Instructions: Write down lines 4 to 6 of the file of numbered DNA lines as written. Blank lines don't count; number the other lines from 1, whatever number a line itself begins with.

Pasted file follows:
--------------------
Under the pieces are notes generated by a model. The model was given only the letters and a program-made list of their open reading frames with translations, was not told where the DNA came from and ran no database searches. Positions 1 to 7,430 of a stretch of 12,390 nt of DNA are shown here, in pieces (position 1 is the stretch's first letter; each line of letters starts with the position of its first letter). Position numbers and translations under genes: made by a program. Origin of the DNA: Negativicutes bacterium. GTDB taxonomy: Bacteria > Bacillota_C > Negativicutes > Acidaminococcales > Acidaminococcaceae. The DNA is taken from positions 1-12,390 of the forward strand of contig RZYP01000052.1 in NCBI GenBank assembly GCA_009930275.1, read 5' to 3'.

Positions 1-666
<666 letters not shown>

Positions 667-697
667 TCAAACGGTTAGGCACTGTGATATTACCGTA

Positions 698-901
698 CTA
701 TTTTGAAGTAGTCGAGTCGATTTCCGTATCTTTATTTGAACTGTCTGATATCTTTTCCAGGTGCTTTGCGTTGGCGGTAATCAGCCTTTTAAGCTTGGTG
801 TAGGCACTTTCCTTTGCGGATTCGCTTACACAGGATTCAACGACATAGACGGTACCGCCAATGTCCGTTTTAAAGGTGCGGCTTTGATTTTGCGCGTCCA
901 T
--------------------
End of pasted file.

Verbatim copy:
Positions 667-697
667 TCAAACGGTTAGGCACTGTGATATTACCGTA

Positions 698-901